If we’re so keen to stick to Paris should we feel guilty about nuclear power?

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Australia seems keen to stick to the Paris Accord. Despite knowing whatever we do on saving the planet through following the politics of Paris will result in no palpable change in world temperatures at considerable economic cost to overstretched taxpayers. If we seem so keen to do our bit for tokenism, why not copy so many signatories and build nuclear plants? After all if we don’t want to be censured for abandoning the accord should we feel any sense of guilt if we adopt the very same CO2 limiting measures of others? Safety in numbers – literally.

CM was privy to a meeting with a former US Navy officer who was speaking about how negative PR can create false narratives. Nuclear power was one of them. He argued that the US & Japan were losing the PR war hence technological leadership on civilian nuclear power. The likes of Toshiba-Westinghouse are now shrinking minnows whose dwindling order book looks like the victim of a sunset industry when in reality it has been terrible program management. However why should it?

Nuclear power is set to be 14% of global electricity generation by 2040 from 11% today. Emerging Asia get the practicalities of nuclear power. Affordable and sustainable baseload with virtually no emissions.

Of course the horrible outcomes of poorly managed nuclear plants has come at great financial cost as experienced most recently  with Fukushima but the safety record of nuclear power is astonishingly good. Quantum levels more people die in coal mine accidents every year than the combined deaths from radiation from Chernobyl or Fukushima meltdowns since either occurred.

The misplaced fear of Fukushima was so high at the time that Americans across the Pacific were stocking up on radiation masks and Geiger counters in preparation of impending irradiation. It seemed the further one got away from the reactor the more hysteric people became. Deaths in the US as a result of the Fukushima meltdown? Zero!

As it stands, the US has two nuclear plants under construction at present which are saddled with delays and costly overruns based on incompetent execution. The Chinese have twenty in the build phase. India 7. Korea and the UAE 4 each. Russia 3. Even Bangladesh & Pakistan have two in the pipeline using technologies outside of the US/Japan.

There are about 150 power reactors with a total gross capacity of about 160GWe on order with about 300 more proposed. Where are the former world leaders in power technology? Next to nowhere. Cowering in a corner and allowing themselves to be beaten up senseless over false statistics. Where is the PR reporting reality? It’s as if they’ve given up. Where is the media lambasting China, India and other nations for putting our lives at risk? That’s right – nowhere.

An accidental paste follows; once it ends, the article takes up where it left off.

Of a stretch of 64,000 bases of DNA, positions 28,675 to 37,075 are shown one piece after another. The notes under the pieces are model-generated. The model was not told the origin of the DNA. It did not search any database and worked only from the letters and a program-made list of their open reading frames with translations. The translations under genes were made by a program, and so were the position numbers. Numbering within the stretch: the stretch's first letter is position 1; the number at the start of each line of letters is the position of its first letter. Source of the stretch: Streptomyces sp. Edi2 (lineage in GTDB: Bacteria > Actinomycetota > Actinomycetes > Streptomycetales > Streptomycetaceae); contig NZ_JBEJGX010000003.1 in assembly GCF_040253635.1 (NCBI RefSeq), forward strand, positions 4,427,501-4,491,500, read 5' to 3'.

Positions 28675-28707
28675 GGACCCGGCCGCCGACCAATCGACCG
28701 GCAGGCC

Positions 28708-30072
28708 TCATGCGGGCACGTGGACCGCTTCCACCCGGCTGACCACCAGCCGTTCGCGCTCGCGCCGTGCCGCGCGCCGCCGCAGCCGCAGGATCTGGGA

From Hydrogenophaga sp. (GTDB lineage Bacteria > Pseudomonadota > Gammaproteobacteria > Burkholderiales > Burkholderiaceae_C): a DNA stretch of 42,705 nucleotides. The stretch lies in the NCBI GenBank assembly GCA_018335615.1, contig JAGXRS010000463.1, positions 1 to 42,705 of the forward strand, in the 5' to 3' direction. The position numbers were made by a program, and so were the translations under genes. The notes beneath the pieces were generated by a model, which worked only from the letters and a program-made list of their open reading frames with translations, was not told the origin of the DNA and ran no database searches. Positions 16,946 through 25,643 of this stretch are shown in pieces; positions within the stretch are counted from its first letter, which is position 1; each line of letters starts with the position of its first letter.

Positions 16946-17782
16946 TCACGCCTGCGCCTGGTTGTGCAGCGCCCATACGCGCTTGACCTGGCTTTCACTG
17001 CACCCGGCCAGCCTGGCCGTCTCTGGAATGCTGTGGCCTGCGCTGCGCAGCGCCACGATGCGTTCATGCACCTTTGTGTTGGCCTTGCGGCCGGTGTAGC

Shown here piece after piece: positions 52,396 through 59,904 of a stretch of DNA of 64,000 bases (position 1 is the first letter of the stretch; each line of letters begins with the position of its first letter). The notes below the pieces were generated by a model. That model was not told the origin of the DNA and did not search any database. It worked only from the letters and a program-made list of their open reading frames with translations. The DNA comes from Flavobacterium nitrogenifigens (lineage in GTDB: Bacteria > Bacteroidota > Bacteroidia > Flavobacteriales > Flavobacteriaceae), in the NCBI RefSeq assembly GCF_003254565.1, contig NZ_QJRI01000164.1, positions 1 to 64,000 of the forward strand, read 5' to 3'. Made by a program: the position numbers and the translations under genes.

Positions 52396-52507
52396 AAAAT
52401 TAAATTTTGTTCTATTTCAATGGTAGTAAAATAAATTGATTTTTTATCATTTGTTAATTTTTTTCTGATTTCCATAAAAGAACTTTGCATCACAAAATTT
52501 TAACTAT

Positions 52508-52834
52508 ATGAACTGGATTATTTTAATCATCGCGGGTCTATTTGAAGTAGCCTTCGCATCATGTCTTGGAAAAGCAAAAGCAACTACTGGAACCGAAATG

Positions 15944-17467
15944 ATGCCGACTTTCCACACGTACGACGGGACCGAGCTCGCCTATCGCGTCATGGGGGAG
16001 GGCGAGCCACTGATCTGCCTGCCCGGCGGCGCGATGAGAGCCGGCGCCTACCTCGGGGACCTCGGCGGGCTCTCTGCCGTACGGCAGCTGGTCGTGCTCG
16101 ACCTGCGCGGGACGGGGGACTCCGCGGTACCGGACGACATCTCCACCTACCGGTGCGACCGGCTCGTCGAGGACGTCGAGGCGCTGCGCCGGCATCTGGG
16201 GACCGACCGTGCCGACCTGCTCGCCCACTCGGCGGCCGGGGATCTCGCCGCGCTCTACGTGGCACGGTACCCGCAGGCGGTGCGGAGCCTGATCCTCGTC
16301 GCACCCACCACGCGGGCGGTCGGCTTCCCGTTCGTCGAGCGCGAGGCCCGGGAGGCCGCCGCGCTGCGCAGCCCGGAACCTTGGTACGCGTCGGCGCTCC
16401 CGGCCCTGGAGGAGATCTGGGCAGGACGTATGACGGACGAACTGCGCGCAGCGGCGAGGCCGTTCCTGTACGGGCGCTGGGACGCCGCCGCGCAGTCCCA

What probably escapes many people is that for all the negative news cycle around nuclear power and the thirst for renewable alternatives, many Americans are already surrounded by active nuclear plants. While they visit a zoo or the beach they are blissfully unaware that at all the naval ports dotted around the mainland (e.g. California, Connecticut, NY, Florida, DC, Texas, South Carolina etc) and islands (e.g. Hawaii, Japan) there are 100s of nuclear reactors sitting safely in close proximity to millions of civilians. Yet where is the outrage? Not a peep.

Shout from the hilltops at the efficiency of renewables all you want. Then explain why those with higher levels of renewables as baseload power end up with the highest incidents of blackouts and steepest prices.

South Australia is the case in point. Australia is home to the cheapest materials (gas, coal and uranium) to make affordable electricity but we have caved to the green madness and saddled ourselves with punitive power prices to meet goals based on unproven and often whistle blown manipulated science. If climate scientists were subject to the same punitive damages that players in the financial industry are then it is likely the “targets” leading to our ecological disaster would be pared back to such a degree we’d just keep calm and carry on. Yet because there is no risk of jail sentences the tax dollars get misappropriated, funding an industry whose survival and growth depends on fear. Talk about a lack of ethics.